Washington State

House of Representatives

Office of Program Research



Finance Committee

HB 1391

This analysis was prepared by non-partisan legislative staff for the use of legislative members in their deliberations. This analysis is not a part of the legislation nor does it constitute a statement of legislative intent.

Brief Description: Concerning a property tax exemption for land owned by a nonprofit organization and designated as a master planned location for major industrial activity.

Sponsors: Representatives DeBolt and Orcutt.

Brief Summary of Bill

  • Provides a property tax exemption for property owned by a nonprofit organization within an area designated as a master planned location for major industrial activity.

Hearing Date: 1/24/17

Staff: Richelle Geiger (786-7139).


All property is subject to a tax each year based on the highest and best use, unless a specific exemption is provided by law. Nonprofit organizations are not generally exempt from taxes in Washington and are required to pay taxes in the same manner as other entities. Property tax exemptions are available to qualifying nonprofit organizations, including schools, churches, cemeteries, hospitals, social service agencies, character building organizations, nursing homes, homes for the aging, museums, and public meeting halls. Nonprofit organizations engaged in artistic performances for the general public can qualify for a property tax exemption on the property used for these purposes. Labor unions and fraternal organizations can qualify if their property is used exclusively for an activity exempt by law.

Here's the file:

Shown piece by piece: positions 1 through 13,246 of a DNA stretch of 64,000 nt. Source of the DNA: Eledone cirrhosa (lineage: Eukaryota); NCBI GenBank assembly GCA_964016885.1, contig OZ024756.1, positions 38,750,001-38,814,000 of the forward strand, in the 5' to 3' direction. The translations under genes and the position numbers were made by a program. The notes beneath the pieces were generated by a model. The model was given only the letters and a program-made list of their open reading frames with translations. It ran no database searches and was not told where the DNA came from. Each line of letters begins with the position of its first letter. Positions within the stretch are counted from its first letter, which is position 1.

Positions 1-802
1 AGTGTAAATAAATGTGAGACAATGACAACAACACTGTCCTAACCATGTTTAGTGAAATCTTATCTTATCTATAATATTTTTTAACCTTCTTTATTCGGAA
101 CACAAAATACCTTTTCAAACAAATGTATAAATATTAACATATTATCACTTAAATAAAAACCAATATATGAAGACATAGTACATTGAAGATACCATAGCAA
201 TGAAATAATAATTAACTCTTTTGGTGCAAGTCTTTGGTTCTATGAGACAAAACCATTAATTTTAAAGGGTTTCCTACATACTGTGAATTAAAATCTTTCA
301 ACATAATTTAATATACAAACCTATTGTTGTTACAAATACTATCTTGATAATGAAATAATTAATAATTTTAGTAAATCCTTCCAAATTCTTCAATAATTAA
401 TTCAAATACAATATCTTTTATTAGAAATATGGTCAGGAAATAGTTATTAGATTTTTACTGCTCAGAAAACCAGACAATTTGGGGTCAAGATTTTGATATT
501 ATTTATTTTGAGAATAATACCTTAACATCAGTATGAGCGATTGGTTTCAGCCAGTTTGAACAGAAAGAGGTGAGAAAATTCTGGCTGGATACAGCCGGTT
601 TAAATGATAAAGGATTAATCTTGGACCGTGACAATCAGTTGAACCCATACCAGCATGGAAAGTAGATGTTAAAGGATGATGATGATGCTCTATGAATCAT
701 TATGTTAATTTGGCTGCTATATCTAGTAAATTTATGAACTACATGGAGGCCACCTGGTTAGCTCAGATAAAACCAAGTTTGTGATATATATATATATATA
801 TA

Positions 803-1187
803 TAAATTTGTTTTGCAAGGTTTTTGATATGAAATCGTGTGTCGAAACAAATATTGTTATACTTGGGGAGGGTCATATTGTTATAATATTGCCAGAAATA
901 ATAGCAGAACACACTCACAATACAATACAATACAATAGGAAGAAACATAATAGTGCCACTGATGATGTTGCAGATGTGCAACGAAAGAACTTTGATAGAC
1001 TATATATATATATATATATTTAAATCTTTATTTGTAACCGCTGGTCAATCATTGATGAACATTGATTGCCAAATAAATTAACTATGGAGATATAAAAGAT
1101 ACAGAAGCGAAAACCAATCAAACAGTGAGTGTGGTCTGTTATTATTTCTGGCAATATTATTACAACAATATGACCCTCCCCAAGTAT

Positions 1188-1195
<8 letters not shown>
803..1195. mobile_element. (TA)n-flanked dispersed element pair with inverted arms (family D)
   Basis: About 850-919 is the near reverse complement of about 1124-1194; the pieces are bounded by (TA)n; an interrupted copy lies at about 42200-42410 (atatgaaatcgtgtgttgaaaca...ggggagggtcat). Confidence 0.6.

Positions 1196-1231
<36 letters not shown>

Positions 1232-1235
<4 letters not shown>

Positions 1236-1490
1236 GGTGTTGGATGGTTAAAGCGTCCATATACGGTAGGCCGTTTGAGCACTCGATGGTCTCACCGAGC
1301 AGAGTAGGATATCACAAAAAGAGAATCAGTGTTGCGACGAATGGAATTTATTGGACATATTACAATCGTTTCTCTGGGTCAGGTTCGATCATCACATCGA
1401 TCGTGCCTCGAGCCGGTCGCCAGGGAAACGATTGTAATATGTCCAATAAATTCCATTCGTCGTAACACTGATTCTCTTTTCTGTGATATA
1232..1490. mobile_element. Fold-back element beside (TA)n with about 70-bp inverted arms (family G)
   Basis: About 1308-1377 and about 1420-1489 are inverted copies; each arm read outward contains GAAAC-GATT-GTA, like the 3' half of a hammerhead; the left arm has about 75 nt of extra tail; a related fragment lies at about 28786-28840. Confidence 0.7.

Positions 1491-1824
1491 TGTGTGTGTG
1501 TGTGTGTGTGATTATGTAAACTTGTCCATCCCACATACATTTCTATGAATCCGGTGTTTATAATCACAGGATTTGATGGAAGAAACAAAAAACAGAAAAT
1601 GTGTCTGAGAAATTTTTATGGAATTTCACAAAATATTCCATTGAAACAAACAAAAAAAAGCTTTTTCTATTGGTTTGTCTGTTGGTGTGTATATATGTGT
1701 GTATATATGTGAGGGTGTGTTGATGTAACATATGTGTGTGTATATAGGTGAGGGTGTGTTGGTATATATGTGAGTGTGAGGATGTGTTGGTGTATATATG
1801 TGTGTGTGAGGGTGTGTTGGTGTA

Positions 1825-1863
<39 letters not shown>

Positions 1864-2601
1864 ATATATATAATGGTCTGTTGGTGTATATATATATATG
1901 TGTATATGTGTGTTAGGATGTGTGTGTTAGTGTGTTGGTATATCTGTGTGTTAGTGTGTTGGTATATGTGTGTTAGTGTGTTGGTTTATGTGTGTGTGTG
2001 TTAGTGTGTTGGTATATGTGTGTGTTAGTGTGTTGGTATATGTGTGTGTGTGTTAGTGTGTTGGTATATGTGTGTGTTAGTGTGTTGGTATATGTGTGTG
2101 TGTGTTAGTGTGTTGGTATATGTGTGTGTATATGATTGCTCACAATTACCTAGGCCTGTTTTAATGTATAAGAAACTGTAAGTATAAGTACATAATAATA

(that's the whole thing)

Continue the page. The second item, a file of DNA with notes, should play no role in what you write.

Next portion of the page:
The industrial park at Transalta (IPAT), a 501(c)(3) organization, owns 1,000 acres of an industrial site in Lewis county that was formerly a surface coal mining operation. Coal mining operations ceased in 2006. In 2007 the Legislature authorized Lewis county to identify the site as a master planned location for purposes of promoting major industrial activity located outside of an an urban growth area.

In 2013 the Legislature passed ESSB 5882, which requires tax preference legislation enacted, expanded, or extended after August 1, 2013, to include a tax performance statement. The performance statement must clearly specify the intent and public policy objective of the tax preference, and the specific metrics and data that will be used by the Joint Legislative Audit and Review Committee (JLARC) to evaluate the efficacy of the tax preference. ESSB 5882 also establishes an automatic 10-year expiration date for new tax preference if an alternative expiration date is not provided in the new tax preference legislation.

Summary of Bill:

All real property owned by a nonprofit that is within a master planned location for major industrial activity outside urban growth areas on land formerly used or designated for surface coal mining and supporting uses is exempt from property tax.

The tax preference performance statement provides that the intent of the bill is to improve industry competitiveness and create or retain jobs. The public policy objective is to provide a property tax exemption for land owned by a nonprofit organization that seeks to market and sell its land holdings for industrial development to fulfill a mission recognized in state law to redevelop land formerly used for coal mining activity. The tax preference is exempted from the requirement of a JLARC evaluation and an expiration date. The act applies to taxes levied for collection in 2018 and thereafter.

Appropriation: None.

Fiscal Note: Requested on January 20, 2017.

Effective Date: The bill takes effect 90 days after adjournment of the session in which the bill is passed.